Faithful, supremely intelligent, and with great beauty, the "Sheltie" as he is affectionately called, originated in the Shetland Islands off the north coast of Scotland. The dwarfing effect of rigorous climate, rugged conditions, and limited feed have over the years produced pint-sized ponies, miniature sheep, and now diminutive dogs.
The Shetland Sheepdog has a very obedient nature and is supremely easy to train, and eager to please. Their devoted, docile nature, and keen all-but-human intelligence and understanding, make them a companion dog par excellence for adults and gentle children. They are outstanding subjects for obedience training. Somewhat reserved with strangers, the Shetland Sheepdog is intensely loyal, affectionate and responsive with his/her own people. They have a strongly defined sense of boundary, and make wonderful little watchdogs. Shelties are known to bark, however can easily be trained not to bark at unnecessary times.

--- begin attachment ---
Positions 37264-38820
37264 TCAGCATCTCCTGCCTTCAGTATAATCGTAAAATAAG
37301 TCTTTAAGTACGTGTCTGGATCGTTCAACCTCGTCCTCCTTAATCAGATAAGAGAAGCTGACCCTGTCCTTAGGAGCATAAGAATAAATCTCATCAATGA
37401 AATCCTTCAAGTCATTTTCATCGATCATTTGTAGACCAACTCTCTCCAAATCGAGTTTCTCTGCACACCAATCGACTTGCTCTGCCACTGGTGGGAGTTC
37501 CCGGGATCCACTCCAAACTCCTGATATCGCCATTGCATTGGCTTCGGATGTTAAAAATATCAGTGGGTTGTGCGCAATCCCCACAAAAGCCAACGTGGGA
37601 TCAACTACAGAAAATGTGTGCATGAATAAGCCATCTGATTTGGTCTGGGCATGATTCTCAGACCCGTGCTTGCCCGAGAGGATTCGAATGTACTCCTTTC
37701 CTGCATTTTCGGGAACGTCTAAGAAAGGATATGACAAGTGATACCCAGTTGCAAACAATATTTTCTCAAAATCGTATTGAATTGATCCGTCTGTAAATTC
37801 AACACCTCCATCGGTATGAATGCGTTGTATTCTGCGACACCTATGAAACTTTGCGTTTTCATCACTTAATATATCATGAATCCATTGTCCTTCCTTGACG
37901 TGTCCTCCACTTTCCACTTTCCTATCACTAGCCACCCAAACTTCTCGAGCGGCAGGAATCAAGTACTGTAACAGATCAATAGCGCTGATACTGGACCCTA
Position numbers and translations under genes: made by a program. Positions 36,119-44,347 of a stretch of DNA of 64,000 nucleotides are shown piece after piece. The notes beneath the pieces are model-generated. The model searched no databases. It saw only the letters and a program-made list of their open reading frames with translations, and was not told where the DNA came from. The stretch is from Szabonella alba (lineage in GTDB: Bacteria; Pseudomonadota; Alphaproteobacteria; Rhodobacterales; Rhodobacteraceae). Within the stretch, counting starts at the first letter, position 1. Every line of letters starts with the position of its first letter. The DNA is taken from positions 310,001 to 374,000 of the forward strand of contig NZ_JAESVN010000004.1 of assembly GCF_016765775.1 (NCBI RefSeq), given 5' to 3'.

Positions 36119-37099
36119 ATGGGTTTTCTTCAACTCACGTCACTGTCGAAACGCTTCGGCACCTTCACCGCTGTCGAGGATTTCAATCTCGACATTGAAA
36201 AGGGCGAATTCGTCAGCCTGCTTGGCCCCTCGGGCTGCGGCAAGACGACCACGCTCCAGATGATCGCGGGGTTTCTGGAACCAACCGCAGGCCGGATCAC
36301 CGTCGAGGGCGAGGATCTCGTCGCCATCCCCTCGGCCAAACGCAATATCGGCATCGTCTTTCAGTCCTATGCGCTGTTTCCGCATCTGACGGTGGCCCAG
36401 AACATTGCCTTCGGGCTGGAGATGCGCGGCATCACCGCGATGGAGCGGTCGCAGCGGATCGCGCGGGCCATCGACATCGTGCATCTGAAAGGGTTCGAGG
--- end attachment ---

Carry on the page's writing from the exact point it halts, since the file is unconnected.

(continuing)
Grooming and care
The Sheltie's luxuriant jacket, characterised by its abundant mane and frill, is the crowning glory. They have a double coat, consisting of long straight harsh hair over a short dense furry undercoat. Brushing and combing particularly behind the ears each week will stop their glorious coat from becoming matted.
Shelties require daily exercise in the from of walking. Don't be fooled by their size, these little dogs are agile and can jump well which means your backyard should be adequately fenced.
Shetland Sheepdogs are prone to hip dysplasia, and a number of eye problems. For the latest research in breed-related problems in Shetland Sheepdogs visit the University of Sydney's LIDA (Listing of Inherited Disorders in Animals) website.
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